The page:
Archive for July, 2011

Visualizing TV Dialog Using Closed Caption Data

Difficulty Level = 8 [What’s this?]

One of the coolest things you can do with the nootropic design Video Experimenter shield for Arduino is decode the closed caption data embedded in NTSC (North American) television broadcasts. I figured out how to do this and documented it in a another project, so if you want to understand all the details of how to capture and decode closed captions, refer to that project. With this project, I take it a step further and show how the spoken dialog embedded in a television show can be visualized on a computer in a “cloud” of words. This is the same type of cloud (often called a “tag cloud”) that you see on blogs, where the frequency of a particular word is reflected in the size of the word. More frequent == larger word.

Hardware Setup

First, here’s how the hardware is set up. It’s really simple. The Video Experimenter needs a composite video feed from a TV tuner like a DVR (e.g. Tivo) or VCR. You can also use a DVD player because DVDs usually have closed captioning data. The USB cable connects to your computer where you run a Processing sketch (program) to visualize the words as they are decoded by the Arduino. The Processing sketch dynamically builds the TV cloud as the words are extracted from the closed caption stream!

Hardware setup


Demo Video

Here’s a video where I show a TV cloud of spoken dialog being created dynamically. I superimposed a video of the television broadcast so you can correlate the broadcast with the Processing application, but note that the Processing application doesn’t acutally display the video. Words spoken with higher frequency are larger.

Example TV Clouds

I always have noticed that whenever I happen to see a US national news broadcast, all the commercials are for drugs. I guess only old people watch the news on TV anymore. Here’s a TV cloud of the commercials shown during NBC Nightly News. Can you guess which drugs are being advertised? Can you guess which maladies they claim to cure? Look at all those nasty side effects!

TV cloud made from drug commercials. Click to enlarge.


Here is a TV cloud made while watching a baseball game. For US readers familiar with baseball, can you guess which teams were playing? Answer is at the end of this post.

TV cloud built from part of a baseball game broadcast. Click to enlarge.


The Software

The Arduino sketch is fairly simple, and for details on how it works, please see the in-depth article about decoding closed captions.
Download the Arduino sketch

The Processing sketch reads words from the serial line and filters out any word less than 3 letters and some very common words like “the”, “and”, “for”, etc. This application relies on the very nice OpenCloud Java library, so you’ll need to download that and use it in your Processing environment. Create this structure in your Processing sketchbook libraries directory: opencloud/library/opencloud.jar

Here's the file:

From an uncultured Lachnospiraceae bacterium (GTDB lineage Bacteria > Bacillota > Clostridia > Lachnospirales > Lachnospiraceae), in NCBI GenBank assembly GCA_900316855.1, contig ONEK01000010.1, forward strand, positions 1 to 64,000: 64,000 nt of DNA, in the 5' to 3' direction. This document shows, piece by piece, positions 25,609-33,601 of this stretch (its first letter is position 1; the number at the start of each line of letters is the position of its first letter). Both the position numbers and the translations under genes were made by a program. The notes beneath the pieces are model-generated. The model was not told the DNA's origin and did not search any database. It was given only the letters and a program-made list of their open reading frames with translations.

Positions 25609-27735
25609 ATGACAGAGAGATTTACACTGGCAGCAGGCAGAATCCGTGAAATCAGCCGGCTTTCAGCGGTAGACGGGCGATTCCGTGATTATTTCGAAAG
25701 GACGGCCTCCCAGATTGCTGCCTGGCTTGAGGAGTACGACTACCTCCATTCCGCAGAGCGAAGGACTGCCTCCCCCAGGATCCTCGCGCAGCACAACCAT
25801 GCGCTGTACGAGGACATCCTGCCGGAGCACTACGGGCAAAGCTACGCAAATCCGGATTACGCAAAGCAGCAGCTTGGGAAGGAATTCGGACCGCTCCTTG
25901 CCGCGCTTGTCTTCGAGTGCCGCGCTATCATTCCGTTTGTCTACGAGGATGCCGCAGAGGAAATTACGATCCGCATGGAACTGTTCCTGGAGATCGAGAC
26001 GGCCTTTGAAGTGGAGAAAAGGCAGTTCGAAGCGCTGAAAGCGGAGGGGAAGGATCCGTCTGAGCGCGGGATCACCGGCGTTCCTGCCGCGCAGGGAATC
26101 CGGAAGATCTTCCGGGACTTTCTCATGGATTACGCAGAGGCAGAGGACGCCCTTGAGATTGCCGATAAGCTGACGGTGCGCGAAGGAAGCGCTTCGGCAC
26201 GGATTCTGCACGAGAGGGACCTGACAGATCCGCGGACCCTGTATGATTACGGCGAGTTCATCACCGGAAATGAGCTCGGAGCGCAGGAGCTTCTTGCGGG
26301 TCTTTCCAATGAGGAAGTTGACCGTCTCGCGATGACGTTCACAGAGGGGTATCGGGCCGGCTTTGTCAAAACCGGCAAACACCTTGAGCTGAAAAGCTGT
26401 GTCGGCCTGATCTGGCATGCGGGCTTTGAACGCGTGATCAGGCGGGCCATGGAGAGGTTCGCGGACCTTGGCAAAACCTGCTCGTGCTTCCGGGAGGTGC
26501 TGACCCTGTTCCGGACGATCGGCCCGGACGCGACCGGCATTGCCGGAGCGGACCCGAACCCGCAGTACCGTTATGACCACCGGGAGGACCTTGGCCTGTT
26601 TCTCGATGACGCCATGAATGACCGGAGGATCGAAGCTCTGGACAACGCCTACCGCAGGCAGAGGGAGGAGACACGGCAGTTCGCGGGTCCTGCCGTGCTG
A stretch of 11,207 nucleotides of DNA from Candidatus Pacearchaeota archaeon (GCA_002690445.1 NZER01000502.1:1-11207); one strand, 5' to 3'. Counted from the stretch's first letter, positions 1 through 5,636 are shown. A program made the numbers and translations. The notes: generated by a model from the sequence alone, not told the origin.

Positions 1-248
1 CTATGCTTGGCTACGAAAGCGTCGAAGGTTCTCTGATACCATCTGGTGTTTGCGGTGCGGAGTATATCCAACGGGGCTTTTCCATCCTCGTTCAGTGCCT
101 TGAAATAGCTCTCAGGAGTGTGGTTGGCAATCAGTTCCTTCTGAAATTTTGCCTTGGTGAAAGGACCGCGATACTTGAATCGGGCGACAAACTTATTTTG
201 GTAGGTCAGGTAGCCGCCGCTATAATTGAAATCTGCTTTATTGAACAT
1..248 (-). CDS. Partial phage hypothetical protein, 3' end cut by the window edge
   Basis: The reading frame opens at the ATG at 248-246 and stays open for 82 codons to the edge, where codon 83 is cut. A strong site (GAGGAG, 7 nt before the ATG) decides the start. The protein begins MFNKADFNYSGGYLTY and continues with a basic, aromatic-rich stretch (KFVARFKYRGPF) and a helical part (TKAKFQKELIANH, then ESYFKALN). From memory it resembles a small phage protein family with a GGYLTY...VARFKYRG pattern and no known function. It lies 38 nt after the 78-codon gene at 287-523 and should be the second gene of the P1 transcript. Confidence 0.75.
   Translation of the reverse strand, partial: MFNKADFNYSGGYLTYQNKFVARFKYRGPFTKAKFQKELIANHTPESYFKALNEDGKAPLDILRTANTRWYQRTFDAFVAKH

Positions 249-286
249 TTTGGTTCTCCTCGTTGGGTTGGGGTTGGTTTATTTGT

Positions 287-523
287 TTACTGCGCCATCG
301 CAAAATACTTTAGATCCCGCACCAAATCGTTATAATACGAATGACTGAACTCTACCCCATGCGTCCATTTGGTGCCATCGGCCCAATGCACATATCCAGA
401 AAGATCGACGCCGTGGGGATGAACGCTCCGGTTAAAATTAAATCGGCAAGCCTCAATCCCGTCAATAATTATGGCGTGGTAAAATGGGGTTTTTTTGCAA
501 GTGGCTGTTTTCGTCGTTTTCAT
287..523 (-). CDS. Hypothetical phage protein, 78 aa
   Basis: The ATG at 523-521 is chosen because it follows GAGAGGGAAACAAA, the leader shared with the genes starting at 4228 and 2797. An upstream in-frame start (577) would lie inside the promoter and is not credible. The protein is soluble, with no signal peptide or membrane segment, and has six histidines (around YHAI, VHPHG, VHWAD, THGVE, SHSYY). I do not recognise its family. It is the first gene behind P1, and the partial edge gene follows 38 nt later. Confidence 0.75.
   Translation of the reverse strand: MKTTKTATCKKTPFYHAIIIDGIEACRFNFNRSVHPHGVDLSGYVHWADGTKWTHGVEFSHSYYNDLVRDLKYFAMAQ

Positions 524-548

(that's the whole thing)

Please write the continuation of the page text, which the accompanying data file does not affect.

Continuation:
Download the Processing sketch


Answer to the baseball broadcast question: Kansas City Royals vs. Minnesota Twins (go Twins!)

Published by Michael, on July 18th, 2011 at 7:17 pm. Filed under: Arduino,Level 8,Processing,Video. | 13 Comments |

Video Experimenter on the Seeeduino Mega

The nootropic design Video Experimenter shield uses some pretty advanced features of the Arduino’s ATmega328 microcontroller. One downside of this is that you can’t use the Video Experimenter shield on an Arduino Mega. Why? Well, the designers of the Arduino Mega didn’t connect a lot of the ATmega1280/ATmega2560 pins to headers on the board so that you could use them! And, as it turns out, the pins with key features utilized by the Video Experimenter are not connected to anything!

To perform video overlay, the Video Experimenter relies on an input capture pin (to capture the exact time that the pin has changed state). Even though the ATmega1280/ATmega2560 has 4 input capture pins, none of them are connected!

Important pins not even connected!

And to capture video images in the Arduino’s memory, Video Experimenter uses the analog comparator in the chip. But the AIN0 pin for the analog comparator is not connected! What were the Arduino Mega designers thinking?

Fortunately, there is the Seeeduino Mega. The guys at Seeed Studio broke out nearly all the pins on the ATmega1280 so that you can use them. I love the Seeeduino Mega because it provides so many pins on a rather small board.

Simply make 5 connections with jumper wires and you can use the Video Experimenter on the Seeeduino Mega. No code changes necessary!

By connecting 5 jumper wires, you can use the Seeeduino Mega

Here are the connections to make:
11 to 9 (white wire in picture above)
7 to 29 on the Seeeduino Mega (yellow wire)
INPUT pin on the Video Experimenter to PE2 on the Seeeduino Mega (green wire)
SYNCOUT pin on the Video Experimenter to PD4 on the Seeeduino Mega (gray wire)
VSYNC pin on the Video Experimenter to 21 on the Seeeduino Mega (brown wire)

Now you can use the Video Experimenter with an Arduino that has a more powerful processor. It really helps to have 8K of SRAM instead of 2K. Now you can do text and graphics overlay with higher resolutions, like 192×128. Have fun!

Published by Michael, on July 13th, 2011 at 2:02 pm. Filed under: Arduino,Level 1,Video. | 14 Comments |

Digit Shield Limited Edition: Blue

Blue Digit Shields are now available as a limited edition. I have only a very small stock of these fully assembled and tested Digit Shields for Arduino. Blue LEDs and LED displays are much more expensive than red and green, but I am able to offer these at the same price as assembled red and green Digit Shields. They are extremely bright and look very cool! Get one while you can!

Blue is beautiful. You may need sunglasses.

Published by Michael, on July 4th, 2011 at 8:10 am. Filed under: Arduino. | No Comments |